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NBC "Meet the Press" - Transcript


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MR. GREGORY: We're here in New York. Congressman Pence, good to have you here with me on, on our breezy set here this morning. We'll be able to get through that.

I want to get to the pledge and its contents and this whole debate about whether these are new ideas or not...


MR. GREGORY: just a moment.

But, Congressman Van Hollen and Congressman Pence, I want to start on the narrow issue of tax cuts and the big tax cut debate that is part of this midterm campaign.

We know, Congressman Van Hollen, that the Senate has kicked off the decision--kicked it back, I should say, till after the elections to take on whether or not the Bush tax cuts should be extended. What will the House do on this important question?

REP. VAN HOLLEN: Well, David, the House will vote before these tax cuts expire at the end of the year. Whether we vote before the election or not is something we'll take a look at. But I want to be very clear as to what the stakes are here because what the Republicans have said is that they're going to hold tax relief for 98 percent of the American people hostage until they can get permanent tax breaks for the top 2 percent, even though that would blow a $700 billion hole in the deficit, something that would be added to the credit cards of our children and grandchildren, and slow down economic growth and jobs going forward.

MR. GREGORY: But what about the timing? Because you say it's probably not till after the election. I've talked to economists, read their words this week, who say the longer you wait the more uncertainty. Why not put it to a vote before the midterms?

REP. VAN HOLLEN: Well, we are absolutely going to get this done before the end of the year. We may well take it up before the midterms. But, as you've heard from Mitch McConnell, the Senate Republican leader, they are insisting on holding the tax cuts for most of the American people hostage until they get these breaks for the very top. And we don't think that we should be adding $700 billion to our deficit. That's fiscally reckless at a time that we need to be imposing some fiscal discipline. We should not be adding red ink that's going to have to be picked up by others and, and put us more in hock to China and other countries.

MR. GREGORY: OK. All right, Congressman Pence, you can...

REP. VAN HOLLEN: That just does not make sense.

MR. GREGORY: can take on the substance of that. But first, answer this question about the time, maybe, because this is where the news is, should the House take this up before the midterm vote?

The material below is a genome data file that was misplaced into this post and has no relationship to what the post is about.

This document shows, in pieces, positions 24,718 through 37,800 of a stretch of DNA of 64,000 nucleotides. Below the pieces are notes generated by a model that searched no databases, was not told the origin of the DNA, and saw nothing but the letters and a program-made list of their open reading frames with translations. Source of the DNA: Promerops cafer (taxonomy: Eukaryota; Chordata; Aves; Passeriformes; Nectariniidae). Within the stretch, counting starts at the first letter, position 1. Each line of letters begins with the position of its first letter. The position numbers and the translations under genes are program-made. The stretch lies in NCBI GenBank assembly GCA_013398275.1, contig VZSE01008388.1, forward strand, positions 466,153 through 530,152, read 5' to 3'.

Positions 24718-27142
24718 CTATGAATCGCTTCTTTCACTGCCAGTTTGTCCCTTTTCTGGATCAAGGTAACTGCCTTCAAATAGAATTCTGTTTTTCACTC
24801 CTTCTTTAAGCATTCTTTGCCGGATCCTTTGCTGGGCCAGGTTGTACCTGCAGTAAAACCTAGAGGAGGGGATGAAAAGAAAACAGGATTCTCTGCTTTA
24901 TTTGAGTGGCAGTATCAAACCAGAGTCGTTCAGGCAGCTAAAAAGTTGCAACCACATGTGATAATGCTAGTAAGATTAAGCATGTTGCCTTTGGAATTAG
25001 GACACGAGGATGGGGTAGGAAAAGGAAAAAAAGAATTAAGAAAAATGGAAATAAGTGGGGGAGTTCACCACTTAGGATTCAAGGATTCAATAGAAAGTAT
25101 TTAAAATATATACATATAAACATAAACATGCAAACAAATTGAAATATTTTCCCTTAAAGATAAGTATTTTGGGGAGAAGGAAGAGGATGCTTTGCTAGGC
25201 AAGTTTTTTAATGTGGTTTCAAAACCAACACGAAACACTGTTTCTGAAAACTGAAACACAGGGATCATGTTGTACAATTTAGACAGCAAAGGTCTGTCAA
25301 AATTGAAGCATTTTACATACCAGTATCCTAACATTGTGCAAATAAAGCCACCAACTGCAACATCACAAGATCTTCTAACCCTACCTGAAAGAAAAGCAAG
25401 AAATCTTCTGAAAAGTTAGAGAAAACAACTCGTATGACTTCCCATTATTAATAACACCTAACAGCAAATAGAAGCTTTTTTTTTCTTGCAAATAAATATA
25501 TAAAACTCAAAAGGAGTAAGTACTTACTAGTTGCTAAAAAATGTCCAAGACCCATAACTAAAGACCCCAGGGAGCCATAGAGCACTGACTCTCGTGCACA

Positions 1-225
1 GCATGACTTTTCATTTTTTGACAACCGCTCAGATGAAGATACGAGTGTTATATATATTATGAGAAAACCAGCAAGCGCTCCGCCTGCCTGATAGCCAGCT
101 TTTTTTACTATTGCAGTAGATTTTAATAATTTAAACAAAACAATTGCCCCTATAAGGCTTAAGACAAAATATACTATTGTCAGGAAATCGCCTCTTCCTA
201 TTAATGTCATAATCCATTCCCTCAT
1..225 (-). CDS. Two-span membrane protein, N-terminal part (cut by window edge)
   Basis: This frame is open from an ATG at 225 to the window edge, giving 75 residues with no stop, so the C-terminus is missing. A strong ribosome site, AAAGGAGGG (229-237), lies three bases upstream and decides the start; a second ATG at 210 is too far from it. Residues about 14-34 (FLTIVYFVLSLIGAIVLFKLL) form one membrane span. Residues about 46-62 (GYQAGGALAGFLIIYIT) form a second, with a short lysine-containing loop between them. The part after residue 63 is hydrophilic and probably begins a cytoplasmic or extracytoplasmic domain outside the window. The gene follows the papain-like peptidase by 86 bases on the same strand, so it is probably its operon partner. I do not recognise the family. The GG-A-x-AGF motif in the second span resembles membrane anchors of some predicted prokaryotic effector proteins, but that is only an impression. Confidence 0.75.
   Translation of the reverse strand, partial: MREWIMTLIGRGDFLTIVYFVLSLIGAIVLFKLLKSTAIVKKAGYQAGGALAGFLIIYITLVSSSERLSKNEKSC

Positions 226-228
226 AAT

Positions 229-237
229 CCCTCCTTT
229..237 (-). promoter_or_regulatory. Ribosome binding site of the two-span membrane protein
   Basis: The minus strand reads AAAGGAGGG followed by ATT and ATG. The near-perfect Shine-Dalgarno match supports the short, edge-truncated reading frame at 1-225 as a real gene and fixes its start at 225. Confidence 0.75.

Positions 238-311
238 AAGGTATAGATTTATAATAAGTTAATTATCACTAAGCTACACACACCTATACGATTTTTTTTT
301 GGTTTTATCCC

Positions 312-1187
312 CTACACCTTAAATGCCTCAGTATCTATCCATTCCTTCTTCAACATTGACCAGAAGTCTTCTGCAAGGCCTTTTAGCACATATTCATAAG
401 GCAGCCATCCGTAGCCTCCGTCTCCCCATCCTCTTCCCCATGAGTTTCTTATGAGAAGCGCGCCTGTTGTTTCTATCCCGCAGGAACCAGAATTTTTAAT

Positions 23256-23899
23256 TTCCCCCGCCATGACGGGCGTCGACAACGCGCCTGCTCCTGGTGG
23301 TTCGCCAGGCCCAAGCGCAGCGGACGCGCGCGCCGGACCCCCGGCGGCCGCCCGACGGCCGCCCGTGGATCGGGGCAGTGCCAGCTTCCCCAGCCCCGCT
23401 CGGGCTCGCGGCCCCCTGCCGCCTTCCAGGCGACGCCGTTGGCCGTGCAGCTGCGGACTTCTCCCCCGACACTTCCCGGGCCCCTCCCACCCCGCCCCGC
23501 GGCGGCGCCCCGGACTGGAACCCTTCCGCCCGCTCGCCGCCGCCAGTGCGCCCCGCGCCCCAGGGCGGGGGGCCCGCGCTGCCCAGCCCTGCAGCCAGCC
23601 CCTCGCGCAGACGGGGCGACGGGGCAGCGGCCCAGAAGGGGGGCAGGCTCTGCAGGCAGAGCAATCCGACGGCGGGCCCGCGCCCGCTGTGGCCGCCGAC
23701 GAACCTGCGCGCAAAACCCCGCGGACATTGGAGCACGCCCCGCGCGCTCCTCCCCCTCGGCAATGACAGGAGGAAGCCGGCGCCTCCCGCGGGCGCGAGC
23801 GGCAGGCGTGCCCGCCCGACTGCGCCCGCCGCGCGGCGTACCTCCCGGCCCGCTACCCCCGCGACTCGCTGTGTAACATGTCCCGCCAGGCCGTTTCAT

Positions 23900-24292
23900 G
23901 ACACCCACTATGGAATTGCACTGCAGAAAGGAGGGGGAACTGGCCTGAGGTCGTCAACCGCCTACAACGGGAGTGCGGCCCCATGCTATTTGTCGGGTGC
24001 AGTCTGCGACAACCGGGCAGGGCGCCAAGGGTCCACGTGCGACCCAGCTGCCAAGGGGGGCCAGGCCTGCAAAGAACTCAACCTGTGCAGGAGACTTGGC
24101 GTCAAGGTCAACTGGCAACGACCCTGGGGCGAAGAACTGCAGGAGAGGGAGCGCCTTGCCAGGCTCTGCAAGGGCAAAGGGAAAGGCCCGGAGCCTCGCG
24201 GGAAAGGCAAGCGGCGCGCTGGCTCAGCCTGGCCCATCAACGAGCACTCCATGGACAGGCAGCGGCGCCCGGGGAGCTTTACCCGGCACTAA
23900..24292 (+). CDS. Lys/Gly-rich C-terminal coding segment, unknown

REP. PENCE: David, there is no question that there should be no higher priority for the Congress of the United States today than making sure that no American sees a tax increase in January of 2011, not one. I, I, I have to tell you, this, for all the world, seems like a moment where Congress is putting politics ahead of prosperity. You know, it--what, what they're proposing here, even a--even if they found some way to just extend middle class tax relief, would be an enormous tax increase in January on job creators in this country. You know, higher taxes won't get people hired. Raising taxes on job creators won't create jobs, and the American people know that.

But let me say one last thing. I, I...


REP. PENCE: ...I think it would be unconscionable for this Congress to adjourn without giving the bipartisan majority in the Congress that wants to extend all current tax relief an up or down vote.

MR. GREGORY: All right. But let me ask you this because this is a key question.

REP. VAN HOLLEN: David--wait, David.

MR. GREGORY: Yeah, hold on, Congressman, I'll get right back to you. But I want to ask this key question. In this Pledge to America that...

REP. PENCE: Right.

MR. GREGORY: ...that we'll talk about in, in greater detail in just a moment, is this commitment to bringing down the deficit.

REP. PENCE: Right.

MR. GREGORY: As well as extending the tax cuts. How do you answer the charge from Democrats, from the president as well, that you don't have a way to pay for extending the tax cuts, and yet you're committed to deficit reduction?

REP. PENCE: Well, look, in the Pledge to America, which I look forward to chatting about, we say, look, we've got to do something to get this economy moving again. We give real and meaningful proposals to begin the process of reining in runaway federal spending by both political parties...

MR. GREGORY: But, but how do you pay for the tax cuts is the question.

REP. PENCE: ...and reforming the government.

Look, job one needs to be to create jobs. The American people know the last thing you want to do in the worst economy in 25 years is raise taxes on small business owners and family farmers. We have to vote before Congress adjourns for the political season, the fall elections, on an up or down vote. More than 30 Democrats support extending all the current tax relief. And, and we're calling on Speaker Pelosi and leaders like Chris, give us an up or down vote, let the Congress work its will and give the American people certainty...


MR. GREGORY: Congressman Van Hollen, go ahead.